The soul-searching may prove to be short-lived, but some see YouTube, accused of being an "accomplice by providing the platform for cyber wreckers", as having a lion's share of the responsibility for allowing the hate to spread.
Media outlets have also lamented the absence of regulation for preventing similar tragedies in the future. At least two pieces of legislation aimed at curbing cyber bulling have languished in the National Assembly for two years.
South Korea has a strong anti-defamation law that border on the draconian, but "cyber wreckers evade the law. They package speculation as facts but use words like 'controversy' or 'suspicion' to avoid being charged with defamation," the newspaper Chosun Ilbo asserted in an explainer about why the trend isn't easy to break.
But that description may well apply to the whole of the media industry including Chosun Ilbo. Even major papers and broadcasters justify printing allegations and suspicion as newsworthy, and they aren't any less likely to rehash gossip about public figures in trouble than cyber wreckers are.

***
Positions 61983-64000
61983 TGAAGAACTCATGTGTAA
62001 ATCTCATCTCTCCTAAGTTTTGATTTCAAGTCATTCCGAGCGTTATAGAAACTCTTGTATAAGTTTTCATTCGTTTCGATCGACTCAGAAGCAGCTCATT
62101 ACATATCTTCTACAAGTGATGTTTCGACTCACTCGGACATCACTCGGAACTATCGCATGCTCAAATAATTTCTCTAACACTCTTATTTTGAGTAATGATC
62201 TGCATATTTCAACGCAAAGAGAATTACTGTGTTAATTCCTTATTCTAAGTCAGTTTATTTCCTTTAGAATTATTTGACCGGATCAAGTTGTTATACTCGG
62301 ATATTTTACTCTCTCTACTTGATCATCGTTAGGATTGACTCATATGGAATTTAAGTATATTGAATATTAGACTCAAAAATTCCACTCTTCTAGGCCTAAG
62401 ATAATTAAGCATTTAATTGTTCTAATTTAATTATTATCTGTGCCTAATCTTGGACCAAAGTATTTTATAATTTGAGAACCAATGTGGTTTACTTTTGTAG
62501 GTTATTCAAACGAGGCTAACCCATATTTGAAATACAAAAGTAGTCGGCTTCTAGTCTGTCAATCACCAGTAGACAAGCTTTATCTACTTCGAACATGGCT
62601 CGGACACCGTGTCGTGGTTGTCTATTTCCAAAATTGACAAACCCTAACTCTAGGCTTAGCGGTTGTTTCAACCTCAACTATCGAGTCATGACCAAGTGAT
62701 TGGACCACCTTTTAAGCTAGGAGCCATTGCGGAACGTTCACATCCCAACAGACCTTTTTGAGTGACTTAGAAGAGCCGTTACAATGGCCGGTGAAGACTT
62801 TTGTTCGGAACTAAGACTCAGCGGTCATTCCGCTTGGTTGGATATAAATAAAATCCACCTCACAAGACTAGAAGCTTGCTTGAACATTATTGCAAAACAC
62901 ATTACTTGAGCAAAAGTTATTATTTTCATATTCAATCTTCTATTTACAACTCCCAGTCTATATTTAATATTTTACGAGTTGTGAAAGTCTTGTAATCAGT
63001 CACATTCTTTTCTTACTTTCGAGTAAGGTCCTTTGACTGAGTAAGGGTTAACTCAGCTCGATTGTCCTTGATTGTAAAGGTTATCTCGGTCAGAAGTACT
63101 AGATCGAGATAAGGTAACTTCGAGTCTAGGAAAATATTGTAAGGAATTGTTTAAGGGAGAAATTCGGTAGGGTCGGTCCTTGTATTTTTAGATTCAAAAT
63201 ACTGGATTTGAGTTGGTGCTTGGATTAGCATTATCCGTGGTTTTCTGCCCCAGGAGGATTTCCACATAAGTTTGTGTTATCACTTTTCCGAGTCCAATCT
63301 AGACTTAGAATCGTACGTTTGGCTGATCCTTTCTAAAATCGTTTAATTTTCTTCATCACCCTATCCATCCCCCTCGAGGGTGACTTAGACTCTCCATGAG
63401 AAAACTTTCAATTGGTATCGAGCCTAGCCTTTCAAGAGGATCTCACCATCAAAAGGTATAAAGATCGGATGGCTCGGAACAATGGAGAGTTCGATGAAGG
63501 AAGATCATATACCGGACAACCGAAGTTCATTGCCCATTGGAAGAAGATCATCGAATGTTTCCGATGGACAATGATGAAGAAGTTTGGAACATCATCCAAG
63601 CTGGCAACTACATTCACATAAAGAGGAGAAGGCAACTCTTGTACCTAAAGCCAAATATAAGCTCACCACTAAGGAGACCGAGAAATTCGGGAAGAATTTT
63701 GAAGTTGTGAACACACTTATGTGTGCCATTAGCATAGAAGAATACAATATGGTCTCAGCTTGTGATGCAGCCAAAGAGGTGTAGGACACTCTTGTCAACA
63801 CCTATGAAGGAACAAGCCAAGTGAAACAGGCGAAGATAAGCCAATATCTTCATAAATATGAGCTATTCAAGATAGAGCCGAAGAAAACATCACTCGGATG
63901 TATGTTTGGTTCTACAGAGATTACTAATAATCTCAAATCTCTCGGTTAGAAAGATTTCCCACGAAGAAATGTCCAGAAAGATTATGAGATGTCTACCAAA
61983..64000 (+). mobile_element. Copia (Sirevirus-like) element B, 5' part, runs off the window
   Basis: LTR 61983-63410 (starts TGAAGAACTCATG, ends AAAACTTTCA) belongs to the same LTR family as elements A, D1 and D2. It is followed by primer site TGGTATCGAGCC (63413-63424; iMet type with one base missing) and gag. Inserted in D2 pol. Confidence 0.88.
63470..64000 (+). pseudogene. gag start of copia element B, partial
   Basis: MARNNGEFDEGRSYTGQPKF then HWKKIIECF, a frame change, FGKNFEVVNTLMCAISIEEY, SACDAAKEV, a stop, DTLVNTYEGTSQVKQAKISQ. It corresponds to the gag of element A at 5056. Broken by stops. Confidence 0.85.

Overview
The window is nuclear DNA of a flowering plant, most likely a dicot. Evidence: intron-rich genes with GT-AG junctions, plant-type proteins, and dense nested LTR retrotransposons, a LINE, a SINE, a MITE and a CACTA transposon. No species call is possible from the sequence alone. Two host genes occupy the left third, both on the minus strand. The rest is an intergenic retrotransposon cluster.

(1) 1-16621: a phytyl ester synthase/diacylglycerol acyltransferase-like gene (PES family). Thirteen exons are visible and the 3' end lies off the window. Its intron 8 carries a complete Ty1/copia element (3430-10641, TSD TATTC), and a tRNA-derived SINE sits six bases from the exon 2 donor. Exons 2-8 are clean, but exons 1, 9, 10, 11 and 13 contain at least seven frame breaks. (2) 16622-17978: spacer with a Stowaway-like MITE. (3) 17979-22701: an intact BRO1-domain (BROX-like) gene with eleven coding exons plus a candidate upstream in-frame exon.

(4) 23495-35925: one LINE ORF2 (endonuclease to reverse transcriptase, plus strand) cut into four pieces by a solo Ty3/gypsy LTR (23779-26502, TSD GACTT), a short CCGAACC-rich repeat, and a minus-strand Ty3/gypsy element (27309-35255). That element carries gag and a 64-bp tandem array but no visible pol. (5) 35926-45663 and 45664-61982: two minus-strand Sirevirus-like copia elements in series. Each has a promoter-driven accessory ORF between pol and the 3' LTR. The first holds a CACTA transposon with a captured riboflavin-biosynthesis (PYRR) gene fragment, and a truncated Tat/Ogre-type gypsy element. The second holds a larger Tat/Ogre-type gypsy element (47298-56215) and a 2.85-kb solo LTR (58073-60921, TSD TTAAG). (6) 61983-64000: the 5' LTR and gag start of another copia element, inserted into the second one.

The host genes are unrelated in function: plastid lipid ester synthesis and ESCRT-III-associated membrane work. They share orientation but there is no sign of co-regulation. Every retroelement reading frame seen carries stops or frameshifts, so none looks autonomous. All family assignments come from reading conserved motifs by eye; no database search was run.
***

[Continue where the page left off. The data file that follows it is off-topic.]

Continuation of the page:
Under pressure, YouTube at least acted on Thursday to censure a notorious rightwing pundit channel and a leftwing online media outlet using questionable journalistic tactics. Both revealed that YouTube halted their ad revenue streams for thirty days for "bullying and cyberviolence".
They had been hounding figures from the other side of the political spectrum, and YouTube appears to have finally woken up to the fact that it needs to be seen as doing something or it will go down along with the very content creators on its site.
Two channels, though, are just the tip of the iceberg. There is a lot more hate left to excise on this vast platform.
If you are in South Korea and having suicidal thoughts, you are not alone. Help is available (in Korean) at the following numbers: 1393, 1577-0199, 1588-9191.
Cover: PPKKa, South Korea's most successful cyber wrecker, hides his own identity by wearing black oversized ski goggles and a cap (source: his YouTube video)